Sunday, June 28, 2009

Parks in Chicago

While we were in Chicago, we spent an afternoon exploring some of the parks in the city. The first place we made a beeline for was Millenium Park which was completed in 2004 and won awards for accessibility and green design. The pavillion hosts many free concerts under its stainless steel beams that are supposed to represent a flower blooming or unfurling sails. I would never have known that if I hadn't read it!

Cloud Gate, or 'The Bean', is made of steel and cost $23 million! It's meant to represent a drop of mercury about to land on the plaza and is wildly popular with photographers including us.

We had a lot of fun taking pictures here and even saw a wedding party posing underneath it.

Crown Fountain was a wonderful place to cool our feet and these 50ft towers were mesmerizing.
They're made of glass blocks with LED screens behind showing the faces of nearly a thousand Chicagoans intending to show the diversity of the city.

All the faces are smiling and then they slowly stop to purse their lips at which point a jet of water spurts from their lips imitating historical fountains with gargoyles. It's a really entertaining and original feature and the black granite under the water felt wonderful beneath bare feet.

This is the back of one of the towers where two girls were enjoying the continuous waterfall of water which cascade down from the top.

We found a beautiful little park which was a peaceful retreat from the noise of the city and
quietly walked around enjoying the flowers, the cool shade of the trees and the sculptures, including one from Henry Moore. The one above is part of a roman numeral series of stainless steel works by David Smith housed around the world.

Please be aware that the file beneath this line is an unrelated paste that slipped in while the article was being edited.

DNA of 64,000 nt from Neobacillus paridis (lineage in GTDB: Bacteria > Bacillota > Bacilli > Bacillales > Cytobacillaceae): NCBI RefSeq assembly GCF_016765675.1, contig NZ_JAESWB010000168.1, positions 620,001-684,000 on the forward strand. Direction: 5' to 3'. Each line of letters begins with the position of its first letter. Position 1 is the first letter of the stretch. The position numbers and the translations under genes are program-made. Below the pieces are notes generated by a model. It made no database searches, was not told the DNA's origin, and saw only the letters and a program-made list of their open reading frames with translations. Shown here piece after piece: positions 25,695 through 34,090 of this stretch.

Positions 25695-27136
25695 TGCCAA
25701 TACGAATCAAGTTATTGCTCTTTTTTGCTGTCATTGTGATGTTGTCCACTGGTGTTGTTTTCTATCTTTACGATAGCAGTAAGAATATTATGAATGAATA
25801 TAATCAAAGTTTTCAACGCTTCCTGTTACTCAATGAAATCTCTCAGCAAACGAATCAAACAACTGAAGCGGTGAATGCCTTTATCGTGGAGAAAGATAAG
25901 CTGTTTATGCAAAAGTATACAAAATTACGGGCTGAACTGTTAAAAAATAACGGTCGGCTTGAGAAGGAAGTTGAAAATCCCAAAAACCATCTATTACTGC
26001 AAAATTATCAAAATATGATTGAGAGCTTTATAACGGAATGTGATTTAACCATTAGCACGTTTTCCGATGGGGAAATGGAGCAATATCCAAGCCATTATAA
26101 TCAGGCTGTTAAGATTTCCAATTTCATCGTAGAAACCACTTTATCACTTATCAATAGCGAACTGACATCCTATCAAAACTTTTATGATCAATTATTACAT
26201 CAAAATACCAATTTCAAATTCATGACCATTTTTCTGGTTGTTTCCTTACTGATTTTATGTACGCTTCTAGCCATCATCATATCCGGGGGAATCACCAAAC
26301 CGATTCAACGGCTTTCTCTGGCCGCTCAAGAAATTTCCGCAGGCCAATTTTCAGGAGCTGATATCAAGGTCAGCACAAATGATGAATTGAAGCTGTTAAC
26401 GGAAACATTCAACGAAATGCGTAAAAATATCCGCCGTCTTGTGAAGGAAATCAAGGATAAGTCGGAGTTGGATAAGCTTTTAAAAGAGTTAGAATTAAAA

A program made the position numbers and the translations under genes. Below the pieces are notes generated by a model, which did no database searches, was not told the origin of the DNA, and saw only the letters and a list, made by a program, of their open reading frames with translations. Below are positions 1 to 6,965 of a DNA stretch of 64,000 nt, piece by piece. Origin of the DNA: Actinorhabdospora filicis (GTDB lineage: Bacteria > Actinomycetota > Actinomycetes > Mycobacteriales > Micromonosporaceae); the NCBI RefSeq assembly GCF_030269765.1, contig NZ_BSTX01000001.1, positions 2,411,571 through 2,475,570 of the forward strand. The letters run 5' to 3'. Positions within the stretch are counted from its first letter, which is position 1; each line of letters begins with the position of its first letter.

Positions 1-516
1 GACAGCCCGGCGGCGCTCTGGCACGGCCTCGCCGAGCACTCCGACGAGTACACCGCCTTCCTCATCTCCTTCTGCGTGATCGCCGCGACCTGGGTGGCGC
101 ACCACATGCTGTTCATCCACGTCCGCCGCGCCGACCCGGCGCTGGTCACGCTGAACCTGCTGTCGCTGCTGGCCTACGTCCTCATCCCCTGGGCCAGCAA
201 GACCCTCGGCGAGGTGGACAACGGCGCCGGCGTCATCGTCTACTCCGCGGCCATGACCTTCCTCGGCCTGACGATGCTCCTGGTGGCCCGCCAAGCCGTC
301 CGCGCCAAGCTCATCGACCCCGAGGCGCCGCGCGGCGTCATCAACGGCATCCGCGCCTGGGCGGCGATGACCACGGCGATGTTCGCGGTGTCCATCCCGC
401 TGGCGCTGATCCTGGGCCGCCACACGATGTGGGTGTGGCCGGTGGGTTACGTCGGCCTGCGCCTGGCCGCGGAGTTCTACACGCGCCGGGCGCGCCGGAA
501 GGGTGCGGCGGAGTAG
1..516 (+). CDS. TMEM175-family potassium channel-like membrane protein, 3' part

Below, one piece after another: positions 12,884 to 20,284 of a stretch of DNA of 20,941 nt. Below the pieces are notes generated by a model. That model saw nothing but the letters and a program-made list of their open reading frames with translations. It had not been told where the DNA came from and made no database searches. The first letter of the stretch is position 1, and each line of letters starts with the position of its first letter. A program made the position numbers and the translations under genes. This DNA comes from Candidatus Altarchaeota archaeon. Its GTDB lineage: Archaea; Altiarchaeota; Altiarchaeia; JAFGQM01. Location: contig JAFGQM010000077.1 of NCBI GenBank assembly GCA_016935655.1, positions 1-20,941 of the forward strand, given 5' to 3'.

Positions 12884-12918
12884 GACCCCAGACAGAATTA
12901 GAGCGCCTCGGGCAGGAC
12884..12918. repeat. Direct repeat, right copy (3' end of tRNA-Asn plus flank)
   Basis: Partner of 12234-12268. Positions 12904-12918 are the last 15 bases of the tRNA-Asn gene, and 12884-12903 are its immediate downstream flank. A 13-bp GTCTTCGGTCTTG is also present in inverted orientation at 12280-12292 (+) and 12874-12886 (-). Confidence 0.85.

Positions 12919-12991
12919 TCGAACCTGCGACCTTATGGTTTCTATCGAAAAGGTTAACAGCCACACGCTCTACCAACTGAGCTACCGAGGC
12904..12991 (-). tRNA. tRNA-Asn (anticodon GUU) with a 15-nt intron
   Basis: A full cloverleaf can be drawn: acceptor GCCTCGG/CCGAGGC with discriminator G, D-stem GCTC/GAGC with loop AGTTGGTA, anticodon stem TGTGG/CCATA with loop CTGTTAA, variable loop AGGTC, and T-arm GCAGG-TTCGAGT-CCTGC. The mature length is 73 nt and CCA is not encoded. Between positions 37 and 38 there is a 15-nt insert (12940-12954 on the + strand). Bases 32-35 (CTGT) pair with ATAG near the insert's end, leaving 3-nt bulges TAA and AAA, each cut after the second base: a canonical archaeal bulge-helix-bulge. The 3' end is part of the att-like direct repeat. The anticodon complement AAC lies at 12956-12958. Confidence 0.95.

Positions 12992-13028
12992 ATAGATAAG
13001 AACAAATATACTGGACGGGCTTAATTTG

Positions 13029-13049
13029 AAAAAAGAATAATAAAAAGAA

This gentleman was completely oblivous to all around him as he read his bible, not once lifting his eyes from his book.

Next door was another small park shaded with trees in large square raised beds and this beautiful bronze fountain at the end called the Fountain of the Great Lakes created between 1907 - 1913 by Lorado Taft and is his best known work.

It shows five woman with the water flowing through them in the same manner as the Great Lakes. We left here and headed to Grant Park where at dusk the Buckingham Fountains played to music with a light display. The fountain was financed by Kate Buckingham in memory of her brother and dedicated in 1927. It is modelled after Latona Fountain in Versailles.

These wonderful art deco serpents featured around the fountain but some of them were damaged. The fountain is undergoing restoration throughout this year.

Buckingham Fountain was the official starting point of Route 66 and also featured in the title sequence of 'Married...with Children'.

We sat and watched the changing colors during the 20 minute displays and as dusk turned to night, the skyscrapers glittered in the background with white lights. We watched the last display of the evening at 10pm and then left the dark peaceful park behind as we headed back to the bright bustling streets of the city.

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